Thursday, November 8, 2012

Automobiles, Composites and CO2 Emissions

It is great to work on composites, the work on composites is still in nascent stage, lot to learn, lot to explore; this is what makes Composites a challenging career field!  Recently during my composite manufacturing trials, I came across few facts. The research on composites is on a full blow, lot of work is going and in many directions, but the work has just begun and it’s still a long way to go to industrialize the research on composites to be used in automobiles.  The selection of materials, process and properties suiting a particular application is to be identified and established and then commercializing the process parameters to the large scale production is another big job as due to strict and specific property requirements for composites. Fuel efficiency, performance characteristics and environmental load, all these together makes the research problem more critical.

It is to be noted that the problem of climatic change is one of the most serious consequence of the emissions of large quantities of CO2 and other greenhouse gases in atmosphere. Automobiles and transport sector contributes about 25% of all the CO2 released in atmosphere. Composites are the substitutes for heavy weight metals due to their Weight and strength advantages. Also it is found that an average European car contains 20 Kgs of textile and fiber materials into it, these also have got some scope of weight reduction or substitute for other non-textile material.

European Union announced a comprehensive legal framework to tackle reduction of CO2 emissions. According to me the rules in the framework requires a great deal of courage and determination. It says Reduction of CO2 emissions in grams per kilometer of running vehicle from 160 g/Km in 2010 to 130 g/Km in 2015 and to 95g/Km in 2020. CO2 labeling of a car is to be established, so that the customer should get to know the fuel efficiency and the CO2 emission of the car along with its price during buying. The third and the best part was involving the stake holders to do their best by providing incentives and penalties if required. As of now they say the manufacturer would be charged between 5 Euros to 95 Euros for per g/Km of extra CO2 released. And some form of taxes would also be collected by the vehicle owner depending on the CO2 emission from his car. This is phenomenal!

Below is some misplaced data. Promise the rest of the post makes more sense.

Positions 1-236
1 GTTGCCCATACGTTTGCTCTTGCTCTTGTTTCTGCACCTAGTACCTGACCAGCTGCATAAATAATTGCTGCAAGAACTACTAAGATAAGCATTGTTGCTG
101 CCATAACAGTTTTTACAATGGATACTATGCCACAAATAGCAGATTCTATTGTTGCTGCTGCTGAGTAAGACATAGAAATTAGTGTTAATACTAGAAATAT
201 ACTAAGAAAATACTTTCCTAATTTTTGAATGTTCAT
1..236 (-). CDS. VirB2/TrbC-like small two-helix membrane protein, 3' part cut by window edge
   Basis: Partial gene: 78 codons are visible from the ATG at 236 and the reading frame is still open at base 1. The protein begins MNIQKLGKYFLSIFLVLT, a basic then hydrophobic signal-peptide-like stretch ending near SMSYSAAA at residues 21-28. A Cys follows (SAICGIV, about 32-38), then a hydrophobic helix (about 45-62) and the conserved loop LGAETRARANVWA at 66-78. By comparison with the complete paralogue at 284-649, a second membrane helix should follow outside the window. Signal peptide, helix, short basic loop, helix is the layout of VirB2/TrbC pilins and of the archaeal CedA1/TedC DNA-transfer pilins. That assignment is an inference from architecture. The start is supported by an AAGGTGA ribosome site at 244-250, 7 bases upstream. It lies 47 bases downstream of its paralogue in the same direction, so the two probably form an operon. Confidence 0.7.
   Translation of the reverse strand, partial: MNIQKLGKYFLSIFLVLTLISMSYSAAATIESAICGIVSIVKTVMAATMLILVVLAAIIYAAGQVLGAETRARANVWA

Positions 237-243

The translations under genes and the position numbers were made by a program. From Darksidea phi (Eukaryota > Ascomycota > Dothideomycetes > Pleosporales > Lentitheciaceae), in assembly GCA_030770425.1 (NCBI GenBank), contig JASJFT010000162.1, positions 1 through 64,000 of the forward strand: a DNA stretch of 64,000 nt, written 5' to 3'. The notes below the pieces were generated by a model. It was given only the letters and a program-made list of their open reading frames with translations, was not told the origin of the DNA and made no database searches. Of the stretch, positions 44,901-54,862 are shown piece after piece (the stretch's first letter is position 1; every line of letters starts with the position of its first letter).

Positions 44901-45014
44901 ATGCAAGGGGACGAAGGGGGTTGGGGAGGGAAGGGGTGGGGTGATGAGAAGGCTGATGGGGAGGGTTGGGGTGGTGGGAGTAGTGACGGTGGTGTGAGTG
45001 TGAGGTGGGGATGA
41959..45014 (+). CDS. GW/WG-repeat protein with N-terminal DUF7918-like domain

To achieve this task researchers in all fields of automotive division are working on various aspects. And the most promising field in the CO2 emission reduction is attributed to use of Composites which replaces metals. Hence comes the role of textile and polymer engineers along with mechanical and simulation experts to make trials, develop and confirm a product qualifying safety and performance standards. Hence as of now millions of euros are spent and still spending on composites research, as they say it is just beginning.

-  India’s Case:

  • It is still a long-long way for India to explore the composites field, many predicts the scope of composites if far wider in India and it can also be seen that though late but the work on composites Is progressing day by day.
  • In the developed countries the CO2 emissions are reducing while in India the facts are opposite as suggested by a research by CSE (Center of Science and Environment). It states that post 2000 petrol cars with less than 1400cc engines had CO2 emission of 143 g/Km, while cars manufactured after 2005 have emissions of 173 grams of CO2 per Km. The same trend is also observed for diesel engines where post 2000 the values of CO2 emission was 129 g/Km and post 2005 the value is 149 g/Km. Where are we heading is a serious question on our part!
  • Energy policy in India estimates that if 50% improvement in fuel efficiency can save 8.63 cr tons of fuel by 2030 and the CO2 emission reduction which is equal to removing 70 lakh of todays 4 wheeler vehicles.


Anonymous said...

This is good. I mean not about this post but coming forward to write about the textile industry in your blog. Good initiative. Would love to see a lot of it coming. All the best.

Anonymous said...

Dear Ashok,

Do you think that heavy weight of automobiles is one of the factor which contribute pollution in environment??

Rahul gupta
NIFT, India

Sathis Kumar said...

@Rahul Gupta:

Yes your statement is correct. Heavy weight of automobiles is one of the factors for the environmental pollution indirectly. The science behind is simple. One needs more energy to move a heavy stuff. (Again there comes an argument of inertia). Therefore one way to reduce the energy (fuel) requirement is to reduce the weight.